"Alas, over the 2010s it was battered by a series of severe, climate change-linked tropical storms and hurricanes, culminating in terrible damage inflicted by Hurricane Maria in 2017. Unfortunately the 2016 election led to a government unwilling to fund repairs. Though new sources of funding were cobbled together late in 2018, in late Nov. 2020 it was determined there was no way to safely repair the telescope and the National Science Foundation announced it would be decommissioned.

The decommissioning was supposed to proceed after NSF determined the safest possible method, but physics had other plans. So it is that on Dec. 4, the whole thing up and collapsed with almost no warning."

More info (from NSF): 


Here is a good 2017 article that discusses the electronic and mechanical arrangements at Arecibo, and the budget cuts it was facing.  The article seems to almost predict the collapse: 


Here is a comment from someone who worked there and heard the collapse: 

Jonathan Friedman, who worked for 26 years as a senior research associate at the observatory and still lives near it, told the Associated Press news agency of the moment the telescope collapsed on Tuesday.

"It sounded like a rumble. I knew exactly what it was," he said. "I was screaming. Personally, I was out of control... I don't have words to express it. It's a very deep, terrible feeling."  https://www.bbc.com/news/world-us-canada-55147973?fbclid=IwAR3RuwzTfJmqInrOOFB-nctknDzyB_VSr_qdNrjg9LbbxUnAbynKBv9stPQ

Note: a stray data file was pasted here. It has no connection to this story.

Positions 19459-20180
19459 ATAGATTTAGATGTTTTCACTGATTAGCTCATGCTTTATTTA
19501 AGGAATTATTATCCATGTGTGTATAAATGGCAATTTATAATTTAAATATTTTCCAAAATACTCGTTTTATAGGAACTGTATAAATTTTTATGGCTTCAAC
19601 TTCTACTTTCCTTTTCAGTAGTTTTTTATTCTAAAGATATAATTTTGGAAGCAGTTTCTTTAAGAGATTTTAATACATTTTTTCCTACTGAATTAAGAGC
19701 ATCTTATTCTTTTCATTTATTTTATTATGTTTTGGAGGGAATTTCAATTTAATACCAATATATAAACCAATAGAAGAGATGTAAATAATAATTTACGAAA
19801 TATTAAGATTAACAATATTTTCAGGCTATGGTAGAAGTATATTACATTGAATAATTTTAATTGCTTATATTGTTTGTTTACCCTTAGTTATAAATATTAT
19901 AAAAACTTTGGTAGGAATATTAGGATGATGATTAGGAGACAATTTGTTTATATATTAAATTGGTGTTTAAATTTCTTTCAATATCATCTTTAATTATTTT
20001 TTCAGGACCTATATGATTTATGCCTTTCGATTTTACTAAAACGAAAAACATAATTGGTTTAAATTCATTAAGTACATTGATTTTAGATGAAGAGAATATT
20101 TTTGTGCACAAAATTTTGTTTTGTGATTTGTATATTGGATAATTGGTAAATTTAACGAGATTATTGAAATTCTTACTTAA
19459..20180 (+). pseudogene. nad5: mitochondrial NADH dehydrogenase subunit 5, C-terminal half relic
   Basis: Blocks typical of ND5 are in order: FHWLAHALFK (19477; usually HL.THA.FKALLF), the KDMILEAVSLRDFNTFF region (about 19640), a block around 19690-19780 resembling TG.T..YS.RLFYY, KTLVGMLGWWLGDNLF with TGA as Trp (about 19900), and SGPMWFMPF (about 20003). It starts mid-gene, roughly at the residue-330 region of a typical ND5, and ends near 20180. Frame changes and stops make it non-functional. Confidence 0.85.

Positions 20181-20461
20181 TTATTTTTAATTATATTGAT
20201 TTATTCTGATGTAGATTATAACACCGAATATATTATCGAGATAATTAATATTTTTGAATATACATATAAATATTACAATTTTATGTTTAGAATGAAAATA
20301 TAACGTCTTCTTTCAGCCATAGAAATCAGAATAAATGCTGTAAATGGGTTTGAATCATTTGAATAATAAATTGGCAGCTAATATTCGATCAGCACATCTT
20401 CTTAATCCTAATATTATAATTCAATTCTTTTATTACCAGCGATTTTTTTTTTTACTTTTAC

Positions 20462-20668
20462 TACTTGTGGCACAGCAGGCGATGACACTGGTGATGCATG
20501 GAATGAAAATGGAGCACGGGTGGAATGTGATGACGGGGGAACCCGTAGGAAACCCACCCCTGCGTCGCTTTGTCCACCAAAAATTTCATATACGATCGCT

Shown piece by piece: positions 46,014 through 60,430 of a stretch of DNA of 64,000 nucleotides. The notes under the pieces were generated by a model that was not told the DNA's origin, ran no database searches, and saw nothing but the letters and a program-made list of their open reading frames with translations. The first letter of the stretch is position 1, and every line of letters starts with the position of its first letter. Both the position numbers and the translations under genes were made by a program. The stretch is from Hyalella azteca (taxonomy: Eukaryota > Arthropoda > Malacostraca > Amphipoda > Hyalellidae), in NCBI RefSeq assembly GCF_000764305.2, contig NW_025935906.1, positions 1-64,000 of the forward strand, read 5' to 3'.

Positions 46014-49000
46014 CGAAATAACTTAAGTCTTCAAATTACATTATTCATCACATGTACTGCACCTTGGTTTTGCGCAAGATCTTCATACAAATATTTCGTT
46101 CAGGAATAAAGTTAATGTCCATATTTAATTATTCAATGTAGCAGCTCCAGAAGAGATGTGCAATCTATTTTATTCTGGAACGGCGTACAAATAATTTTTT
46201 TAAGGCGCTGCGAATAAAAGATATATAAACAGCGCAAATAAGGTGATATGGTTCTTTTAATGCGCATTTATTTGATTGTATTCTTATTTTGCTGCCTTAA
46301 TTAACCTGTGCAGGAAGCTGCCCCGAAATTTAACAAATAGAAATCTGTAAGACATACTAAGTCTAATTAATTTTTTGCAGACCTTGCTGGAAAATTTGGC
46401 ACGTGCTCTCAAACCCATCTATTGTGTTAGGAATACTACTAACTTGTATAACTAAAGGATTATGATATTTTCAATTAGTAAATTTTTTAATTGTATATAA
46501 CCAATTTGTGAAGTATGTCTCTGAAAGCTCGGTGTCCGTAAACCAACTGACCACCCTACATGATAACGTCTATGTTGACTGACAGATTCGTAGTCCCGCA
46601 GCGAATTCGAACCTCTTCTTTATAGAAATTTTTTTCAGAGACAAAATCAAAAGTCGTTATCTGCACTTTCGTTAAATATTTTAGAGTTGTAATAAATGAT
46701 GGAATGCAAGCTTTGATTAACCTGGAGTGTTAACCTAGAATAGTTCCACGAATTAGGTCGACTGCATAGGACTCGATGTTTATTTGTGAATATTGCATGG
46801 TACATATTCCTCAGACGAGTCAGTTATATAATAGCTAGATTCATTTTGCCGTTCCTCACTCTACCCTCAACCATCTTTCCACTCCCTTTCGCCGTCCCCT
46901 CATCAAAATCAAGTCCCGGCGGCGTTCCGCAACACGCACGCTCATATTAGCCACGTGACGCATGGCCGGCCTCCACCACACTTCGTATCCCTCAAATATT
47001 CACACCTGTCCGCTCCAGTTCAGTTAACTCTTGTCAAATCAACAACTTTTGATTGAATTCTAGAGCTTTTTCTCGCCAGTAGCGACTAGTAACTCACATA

Here is an interesting WIKIpedia article on China's FAST dish, with comparisons to Arecibo: 


Comparison of the Arecibo Telescope (top) and FAST (bottom) dishes at the same scale

Adios Arecibo

Wednesday, December 2, 2020

Radioactive Regulator Tubes -- OA2s! Who knew?


Pete found this amazing collection of articles by master homebrewer Ed Marriner W6BLZ.  They were published in a West Coast radio newsletter during the 1950s and 60s.   The above is from this collection.

I know that this kind of article upsets some people.  They will write in saying that they have using OA2s for 50 years with no ill effects.   Others will sarcastically say that we should just try to avoid eating the OA2s.  I know. Don't blame me.  Don't blame Pete.  You can blame the Navy. And Raytheon. And Cobalt 60 and Nickle 63. 

Designer: Douglas Bowman | Dimodifikasi oleh Abdul Munir Original Posting Rounders 3 Column